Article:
Tuesday, 4 October 2016


I think it’s how people remember you when you are no longer there that is the measure of a person and their life. The talk around the teacups after the funeral can be very revealing, even moreso the things that are left unsaid.

I listened on the radio to the tributes to Terry Wogan last week. It seems that he was universally loved by just about everyone who had anything to do with him. It’s hard to believe that he was as nice as people say he was, but although it is hard to believe I for one believe it.

You just had to listen to the man’s radio show to know that here was a truly good humoured, kind, and pleasant natured person. Oh, you could hear the devil in him sometimes but it wasn’t a malevolent devil, it was more a mischievous imp. His voice oozed sincerity, his eyes were always twinkling and you knew that he was usually smiling even though you couldn’t see him on the radio. I can even forgive him The Floral Dance these days, seeing it for what it is, just a bit of fun and not a serious attempt at pop stardom. It makes me smile anyway.

Sir Terry Wogan should be made a saint. No I’m serious. He seems to have bought more joy and peace to so many people just by talking happy nonsense in the mornings. He even made me laugh out loud and if that isn’t a miracle then I don’t know what is - and then of course there was his charity work. I’m sure that Terry had his moments. He must have got angry occasionally, had a few dark thoughts, maybe even got a bit down sometimes, but if he did he didn’t let it show and I certainly haven’t read or heard about it. The closest I remember Sir Terry 'having a go' was when he presented Eurovision - he was a genius with the cutting comment.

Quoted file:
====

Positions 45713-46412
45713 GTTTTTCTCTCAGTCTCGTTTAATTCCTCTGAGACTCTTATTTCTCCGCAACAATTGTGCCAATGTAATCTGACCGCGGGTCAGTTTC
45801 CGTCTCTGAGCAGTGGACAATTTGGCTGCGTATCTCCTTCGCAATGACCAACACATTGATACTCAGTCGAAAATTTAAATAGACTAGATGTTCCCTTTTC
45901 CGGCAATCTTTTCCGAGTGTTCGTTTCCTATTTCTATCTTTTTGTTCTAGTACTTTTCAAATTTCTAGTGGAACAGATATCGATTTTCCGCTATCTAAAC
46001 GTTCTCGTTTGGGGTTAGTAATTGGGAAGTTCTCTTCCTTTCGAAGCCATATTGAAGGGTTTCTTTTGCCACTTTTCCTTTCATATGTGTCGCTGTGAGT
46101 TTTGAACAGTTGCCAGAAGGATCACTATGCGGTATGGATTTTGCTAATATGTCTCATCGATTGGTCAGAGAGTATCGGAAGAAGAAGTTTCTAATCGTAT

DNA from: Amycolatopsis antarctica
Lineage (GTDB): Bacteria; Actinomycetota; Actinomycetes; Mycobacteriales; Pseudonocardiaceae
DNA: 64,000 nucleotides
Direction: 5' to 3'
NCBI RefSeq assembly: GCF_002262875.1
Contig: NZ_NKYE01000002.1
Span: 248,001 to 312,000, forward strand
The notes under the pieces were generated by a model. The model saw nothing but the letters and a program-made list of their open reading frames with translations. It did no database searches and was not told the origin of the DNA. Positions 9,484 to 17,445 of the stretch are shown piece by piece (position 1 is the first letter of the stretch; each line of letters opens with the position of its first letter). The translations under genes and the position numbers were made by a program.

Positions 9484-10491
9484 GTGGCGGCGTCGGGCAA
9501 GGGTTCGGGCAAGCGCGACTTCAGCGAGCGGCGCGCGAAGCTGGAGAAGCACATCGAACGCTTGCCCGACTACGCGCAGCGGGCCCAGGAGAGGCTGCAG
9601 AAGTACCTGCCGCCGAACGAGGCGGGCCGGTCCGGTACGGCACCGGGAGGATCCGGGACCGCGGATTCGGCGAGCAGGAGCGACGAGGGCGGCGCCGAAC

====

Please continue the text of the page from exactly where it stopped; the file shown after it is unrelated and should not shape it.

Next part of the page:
Odd isn’t it? I never met Terry Wogan, nor did I watch his TV shows and I came to Radio 2 in his second incarnation as the breakfast show presenter, but even so I feel this genuine warmth for him and absolutely know that with his passing that we all lost a special friend. Yes, I know it’s corny, but it’s also true. He did feel like a friend as I drove to Scarborough for yet another pointless meeting. He kept me company and entertained me with his drivel, and what special drivel it was. I never really thought of myself as a TOG, but I guess I was all along.

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